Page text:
This summer was one of trips and transitions. We did a lot, we laughed a lot, I cried a lot. Let me explain. Our oldest child graduated from high school in June. He had been accepted into the College of Engineering at Michigan State University, so our biggest goal of the summer was prepping, packing and leaving him in a dorm one hour and forty-seven minutes from home. In the meantime, we also had a graduation party to throw (at our house) two family vacations, several work trips and various other camps that the girls were attending. All of this while trying to keep my head on straight and not allow my emotions to suck me down a spiraling staircase of reminiscing and yearning for years gone by.
Planning for the party was fun. It was by far the biggest event we have ever had at the house. Once we decided that we would host this shindig at the house, we made a list of about 243,946 projects that we’d like done before “D-Day”. We settled on a few and I became a contractor of sorts, finding companies and setting up appointments. We had a privacy fence installed, we power washed the house, we had carpets cleaned… and we were just getting started. Nothing puts a fire under your tush like having 125 people over! Our son is very low key and wanted the basic “good food” at the party. Easy enough. He had worked at Tony Packo’s for 18 months, and wanted their dogs and chicken paprikash for the main course. We also has chicken salad sandwiches and regular hot dogs for those who were not craving hungarian food. We had side dishes galore and an entire dessert table filled with sweets to celebrate our Spartan. I had fun decorating and sharing all of the mementos from preschool to present with family and friends. The weather was absolutely perfect – 73 degrees and sunny on July 9th – and the day was filled with family and friends that were all anxious to congratulate our graduate. After the last guest left, I took the best nap I have ever taken in my life. I was tired, but mostly relieved that all of our planning had indeed granted us a party that we will never forget.
For the next six weeks, I divided my time between searching for dorm furniture/ supplies and packing, transporting, and unpacking our family for various excursions. We spent a fun week at a cottage with extended family celebrating my sweet mom’s 70th birthday. Steve and I went to Traverse City for a work conference. Mary went to camp for a week with 3 friends and rode horses and swam in the lake, and learned awesome camp songs she shared with us upon her return. We took a final family trip to New York in August. We were thrilled to see the Statue of Liberty and Ellis Island, the Brooklyn Bridge, the 9/11 Memorial and much, much more. The last few days of our trip we were in Atlantic City and enjoyed a gorgeous few days at the beach.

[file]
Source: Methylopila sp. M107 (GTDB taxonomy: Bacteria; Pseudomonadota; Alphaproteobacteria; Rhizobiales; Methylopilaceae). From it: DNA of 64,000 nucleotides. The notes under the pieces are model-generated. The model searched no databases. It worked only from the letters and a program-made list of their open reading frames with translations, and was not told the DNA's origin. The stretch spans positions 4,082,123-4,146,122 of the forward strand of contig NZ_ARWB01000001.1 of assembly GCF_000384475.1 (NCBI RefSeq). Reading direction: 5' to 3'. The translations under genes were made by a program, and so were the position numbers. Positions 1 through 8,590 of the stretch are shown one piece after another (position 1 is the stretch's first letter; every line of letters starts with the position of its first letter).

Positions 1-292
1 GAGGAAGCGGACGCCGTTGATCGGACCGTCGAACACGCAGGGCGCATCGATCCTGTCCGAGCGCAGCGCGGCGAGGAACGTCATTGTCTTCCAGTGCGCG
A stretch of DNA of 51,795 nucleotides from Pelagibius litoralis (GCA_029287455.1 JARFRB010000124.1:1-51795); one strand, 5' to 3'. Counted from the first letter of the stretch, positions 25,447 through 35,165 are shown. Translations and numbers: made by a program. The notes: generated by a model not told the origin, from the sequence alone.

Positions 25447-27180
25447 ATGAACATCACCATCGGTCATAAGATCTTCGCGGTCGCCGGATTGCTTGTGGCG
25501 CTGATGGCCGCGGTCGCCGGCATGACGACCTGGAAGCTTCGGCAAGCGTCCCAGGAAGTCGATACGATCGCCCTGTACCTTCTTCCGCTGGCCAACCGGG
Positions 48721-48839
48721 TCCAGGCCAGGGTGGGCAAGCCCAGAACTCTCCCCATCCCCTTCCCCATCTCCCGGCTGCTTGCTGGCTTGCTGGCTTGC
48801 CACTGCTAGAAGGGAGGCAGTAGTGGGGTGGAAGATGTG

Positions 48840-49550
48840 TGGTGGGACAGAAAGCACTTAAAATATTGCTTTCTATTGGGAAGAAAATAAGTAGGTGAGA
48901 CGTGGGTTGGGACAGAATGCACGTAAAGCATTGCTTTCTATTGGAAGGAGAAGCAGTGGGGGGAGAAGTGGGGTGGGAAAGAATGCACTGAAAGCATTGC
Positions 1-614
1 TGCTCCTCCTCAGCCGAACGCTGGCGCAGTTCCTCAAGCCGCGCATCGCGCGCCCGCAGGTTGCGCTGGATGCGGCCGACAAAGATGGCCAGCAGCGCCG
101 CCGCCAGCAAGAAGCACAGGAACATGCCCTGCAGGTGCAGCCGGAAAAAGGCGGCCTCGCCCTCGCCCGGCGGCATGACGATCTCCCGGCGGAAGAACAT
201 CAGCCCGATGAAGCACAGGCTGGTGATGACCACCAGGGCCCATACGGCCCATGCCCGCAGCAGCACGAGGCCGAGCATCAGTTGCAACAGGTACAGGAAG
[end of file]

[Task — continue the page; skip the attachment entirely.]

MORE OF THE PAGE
This last trip will always be very special to me, as it ended an era. The time in which all my children lived under the same roof was coming to a close. My heart ached whenever I imagined having our oldest away at school. Would he be OK? Had we taught him enough? Did he know how very much he is loved? Would he ever change his sheets?! I would worry, question my self, doubt my parenting and fret over mistakes I’d made raising him. I prayed more than I have prayed ever before. For peace, for strength, for the ability to keep my sh*t together on move- in day. (It’s Ok. God knows I swear.) And my prayers were answered. As the day we moved him in approached, I felt a sense of calm and confidence that he – and I – would be alright.
It has now been almost a month since our oldest went to college. It still doesn’t feel “normal”. In fact, I can’t imagine that his absence will EVER feel normal. But he calls, texts, and facetimes. I have never appreciated technology more! We have seen him twice, before football games, and he looks good and that helps my heart. I’m excited for him to come home next month for the week end – its fun to have that on the calendar. I have seen him stumble, and then catch himself. I have sat back and given advice and prayed he could handle it alone – and so far, so good. We are doing it! The transition doesn’t come easily, there are tears, stressful phone calls and worried texts. But, there is also growth, encouragement and independence. This adulting business is no joke. But I couldn’t be more proud. There was an immense amount of effort to get us to and through August. We made it out alive – with only a few bumps along the way and swollen eyes from crying to show for it. Bring it, October! We are ready for more adventures, and no longer fear the future, for we fully understand that God is already there!